A Madonna and Child painting with a history almost as enigmatic as the Mona Lisa’s smile has been identified as an authentic Raphael canvas by Czech company InsightART, which used a robotic X-ray scanner to investigate the artwork.
The 500-year-old painting had long been attributed to Raphael, a contemporary of Leonardo Di Vinci and Michelangelo, but doubts about its authenticity occurred during its recent history.
The Madonna and Child painting’s turbulent backstory encompasses some of Europe’s great historical figures, as well as violent fights and lucrative art deals. Commissioned by Pope Leo X, it has hung in the Vatican as well as passing through the hands of the French royal family and Napoleon. However at the end of the 19th century, the painting disappeared from the general consciousness. It is now part of a private collection.
That Raphael was in fact the creator of the masterpiece has been confirmed by expert studies from around the world as well as an international adv isory board. This has now been further supported by InsightART
InsightART’s robotic X-ray scanner had earlier been used to identify a previously unknown painting by Vincent van Gogh. The machine uses a particle detector developed at CERN, the European laboratory for particle physics, that was repurposed for space exploration and manufactured by the Czech company ADVACAM.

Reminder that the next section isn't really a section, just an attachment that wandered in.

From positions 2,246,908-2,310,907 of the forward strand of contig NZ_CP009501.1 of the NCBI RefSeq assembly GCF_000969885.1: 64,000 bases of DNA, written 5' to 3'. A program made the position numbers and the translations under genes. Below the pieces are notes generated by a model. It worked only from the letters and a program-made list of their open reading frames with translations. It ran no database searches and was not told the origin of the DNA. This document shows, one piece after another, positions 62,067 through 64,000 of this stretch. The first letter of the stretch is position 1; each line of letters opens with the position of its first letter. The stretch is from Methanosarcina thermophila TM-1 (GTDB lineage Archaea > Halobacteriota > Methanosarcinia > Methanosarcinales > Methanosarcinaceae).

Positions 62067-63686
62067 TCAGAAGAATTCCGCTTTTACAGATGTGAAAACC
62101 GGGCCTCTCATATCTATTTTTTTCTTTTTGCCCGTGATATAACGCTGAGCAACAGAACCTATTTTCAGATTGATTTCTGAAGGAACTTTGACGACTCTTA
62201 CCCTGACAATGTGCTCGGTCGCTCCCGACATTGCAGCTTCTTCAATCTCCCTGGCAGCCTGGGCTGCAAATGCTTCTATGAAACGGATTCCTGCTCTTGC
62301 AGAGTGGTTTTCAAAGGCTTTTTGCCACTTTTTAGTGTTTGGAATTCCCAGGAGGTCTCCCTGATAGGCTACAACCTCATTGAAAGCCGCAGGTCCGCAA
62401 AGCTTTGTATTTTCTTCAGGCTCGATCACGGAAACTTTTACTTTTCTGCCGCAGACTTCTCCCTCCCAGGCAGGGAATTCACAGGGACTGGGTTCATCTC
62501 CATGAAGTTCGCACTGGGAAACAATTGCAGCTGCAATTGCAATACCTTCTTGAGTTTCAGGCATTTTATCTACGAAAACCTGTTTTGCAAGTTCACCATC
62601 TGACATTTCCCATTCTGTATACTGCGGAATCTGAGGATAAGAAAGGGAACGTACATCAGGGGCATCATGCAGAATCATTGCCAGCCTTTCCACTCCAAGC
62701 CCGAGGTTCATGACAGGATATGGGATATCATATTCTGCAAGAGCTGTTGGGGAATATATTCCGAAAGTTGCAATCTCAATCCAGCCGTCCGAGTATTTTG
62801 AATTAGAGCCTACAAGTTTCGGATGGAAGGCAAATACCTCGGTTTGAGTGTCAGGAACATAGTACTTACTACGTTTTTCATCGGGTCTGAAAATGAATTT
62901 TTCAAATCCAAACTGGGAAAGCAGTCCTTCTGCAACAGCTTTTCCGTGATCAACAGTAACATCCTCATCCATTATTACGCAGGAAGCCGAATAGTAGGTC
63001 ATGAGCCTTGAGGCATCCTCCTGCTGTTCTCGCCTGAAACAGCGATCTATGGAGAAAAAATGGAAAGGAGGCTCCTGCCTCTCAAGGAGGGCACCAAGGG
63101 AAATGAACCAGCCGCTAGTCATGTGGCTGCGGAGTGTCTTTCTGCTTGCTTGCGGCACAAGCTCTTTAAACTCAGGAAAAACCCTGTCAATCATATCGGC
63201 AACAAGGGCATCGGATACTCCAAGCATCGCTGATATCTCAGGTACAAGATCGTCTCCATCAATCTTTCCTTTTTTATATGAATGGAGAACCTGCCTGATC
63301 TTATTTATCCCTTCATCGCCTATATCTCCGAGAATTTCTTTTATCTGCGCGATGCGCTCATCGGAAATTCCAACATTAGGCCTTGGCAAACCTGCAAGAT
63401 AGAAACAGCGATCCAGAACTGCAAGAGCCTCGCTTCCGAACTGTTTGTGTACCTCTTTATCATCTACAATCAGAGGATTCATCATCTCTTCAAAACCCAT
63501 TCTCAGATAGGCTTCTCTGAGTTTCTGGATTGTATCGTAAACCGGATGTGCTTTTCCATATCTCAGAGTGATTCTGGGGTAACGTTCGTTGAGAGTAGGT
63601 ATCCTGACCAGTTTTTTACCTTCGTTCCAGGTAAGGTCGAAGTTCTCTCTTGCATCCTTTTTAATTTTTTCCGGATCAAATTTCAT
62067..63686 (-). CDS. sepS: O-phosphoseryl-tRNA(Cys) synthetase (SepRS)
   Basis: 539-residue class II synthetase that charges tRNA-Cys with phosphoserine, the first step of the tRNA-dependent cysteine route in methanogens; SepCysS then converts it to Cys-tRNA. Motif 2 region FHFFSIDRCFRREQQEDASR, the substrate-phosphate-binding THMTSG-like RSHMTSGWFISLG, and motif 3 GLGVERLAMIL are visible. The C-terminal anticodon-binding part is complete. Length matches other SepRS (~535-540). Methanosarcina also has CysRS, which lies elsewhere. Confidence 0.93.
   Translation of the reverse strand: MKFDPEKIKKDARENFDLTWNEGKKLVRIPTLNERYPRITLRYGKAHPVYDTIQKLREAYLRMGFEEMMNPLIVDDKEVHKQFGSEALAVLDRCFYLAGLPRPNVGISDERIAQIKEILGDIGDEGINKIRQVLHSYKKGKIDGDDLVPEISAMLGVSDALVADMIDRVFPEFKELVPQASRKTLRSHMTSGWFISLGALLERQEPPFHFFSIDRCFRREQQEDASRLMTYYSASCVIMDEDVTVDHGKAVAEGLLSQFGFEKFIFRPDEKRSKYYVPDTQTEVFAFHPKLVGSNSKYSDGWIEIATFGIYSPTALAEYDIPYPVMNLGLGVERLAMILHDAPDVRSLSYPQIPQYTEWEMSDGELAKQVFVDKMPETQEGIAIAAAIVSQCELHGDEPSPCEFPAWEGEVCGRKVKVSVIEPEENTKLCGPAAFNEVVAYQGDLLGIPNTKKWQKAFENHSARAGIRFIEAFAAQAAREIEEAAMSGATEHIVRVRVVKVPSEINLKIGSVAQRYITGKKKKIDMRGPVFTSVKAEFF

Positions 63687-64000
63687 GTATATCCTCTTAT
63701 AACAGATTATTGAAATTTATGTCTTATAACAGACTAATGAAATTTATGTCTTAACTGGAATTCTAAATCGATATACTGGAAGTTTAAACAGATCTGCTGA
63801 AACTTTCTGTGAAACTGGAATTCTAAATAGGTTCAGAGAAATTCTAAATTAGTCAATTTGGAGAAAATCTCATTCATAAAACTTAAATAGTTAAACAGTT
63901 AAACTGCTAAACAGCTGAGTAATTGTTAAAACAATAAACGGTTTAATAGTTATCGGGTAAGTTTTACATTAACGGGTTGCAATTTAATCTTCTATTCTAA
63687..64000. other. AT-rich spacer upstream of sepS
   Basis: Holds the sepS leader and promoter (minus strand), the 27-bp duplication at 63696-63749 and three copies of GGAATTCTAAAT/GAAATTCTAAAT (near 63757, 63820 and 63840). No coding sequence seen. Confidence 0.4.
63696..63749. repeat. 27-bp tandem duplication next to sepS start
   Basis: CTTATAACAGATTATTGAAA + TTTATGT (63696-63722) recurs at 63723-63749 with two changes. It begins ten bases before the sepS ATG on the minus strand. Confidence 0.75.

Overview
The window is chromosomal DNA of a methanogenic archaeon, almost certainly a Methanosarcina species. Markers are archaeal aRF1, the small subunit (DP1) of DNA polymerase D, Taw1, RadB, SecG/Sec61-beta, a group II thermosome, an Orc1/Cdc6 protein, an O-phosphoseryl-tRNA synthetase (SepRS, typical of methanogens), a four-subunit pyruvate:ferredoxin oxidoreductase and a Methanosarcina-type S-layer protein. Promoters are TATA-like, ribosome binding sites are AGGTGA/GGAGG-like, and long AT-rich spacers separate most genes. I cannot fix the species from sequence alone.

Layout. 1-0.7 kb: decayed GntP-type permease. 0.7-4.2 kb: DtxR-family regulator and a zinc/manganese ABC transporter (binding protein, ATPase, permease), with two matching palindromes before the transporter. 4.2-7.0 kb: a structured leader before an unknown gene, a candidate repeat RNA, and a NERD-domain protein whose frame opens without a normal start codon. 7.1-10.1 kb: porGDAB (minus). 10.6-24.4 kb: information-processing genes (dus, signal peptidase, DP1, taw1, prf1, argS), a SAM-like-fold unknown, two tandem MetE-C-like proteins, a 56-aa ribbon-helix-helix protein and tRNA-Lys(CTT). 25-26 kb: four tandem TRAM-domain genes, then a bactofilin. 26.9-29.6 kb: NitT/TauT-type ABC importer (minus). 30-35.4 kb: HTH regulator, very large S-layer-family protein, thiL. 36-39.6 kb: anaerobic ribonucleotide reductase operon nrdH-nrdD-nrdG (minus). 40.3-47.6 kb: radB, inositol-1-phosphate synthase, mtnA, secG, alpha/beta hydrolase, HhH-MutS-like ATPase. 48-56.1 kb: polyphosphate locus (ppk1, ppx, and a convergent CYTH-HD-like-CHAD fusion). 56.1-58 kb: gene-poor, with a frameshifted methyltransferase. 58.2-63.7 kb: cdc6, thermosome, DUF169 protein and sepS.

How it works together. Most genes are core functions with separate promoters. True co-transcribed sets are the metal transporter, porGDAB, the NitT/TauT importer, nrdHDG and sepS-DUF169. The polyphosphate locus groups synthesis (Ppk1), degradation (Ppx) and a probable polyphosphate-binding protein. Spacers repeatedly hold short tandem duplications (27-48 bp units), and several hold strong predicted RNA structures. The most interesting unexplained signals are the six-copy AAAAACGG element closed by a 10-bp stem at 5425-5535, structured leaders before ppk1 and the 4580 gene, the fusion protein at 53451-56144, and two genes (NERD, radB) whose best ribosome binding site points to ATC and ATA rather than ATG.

“This technology – which is also used to measure radiation at the International Space Station – is capable of detecting and counting single photons, as well as establishing their exact wavelength,” says Josef Uher, chief technical officer of InsightART.
“While the standard X-ray machine only creates a black and white image, the RToo scanner provides ‘colour’ – or spectral – X-ray images, which allow the materials to stand out on the basis of their elemental composition,” he says.
The artwork was scanned in great detail – from the foundation layers to the final glazes, revealing the internal structure of Raphael’s painting in detail.
“During this process it became clear that the work was executed layer by layer by Raphael, without the aid of his workshop assistants and apprentices,” says Jiří Lauterkranc, an art restorer and co-founder of InsightART.
The company received business advice and financial support from the ESA business incubation centre in Prague.
“We are used to different kinds of technological applications which make use of satellite data, navigation systems, airplanes or satellites. However, the combination of space technology and art is very unconventional – this is the only project,” says Michal Kuneš, project manager of the ESA business incubation centre.
The center is part of ESA Space Solutions, which is the go-to place for great business ideas involving space in all areas of society and economy. Its mission is to support entrepreneurs in Europe in the development of businesses using satellite applications and space technology.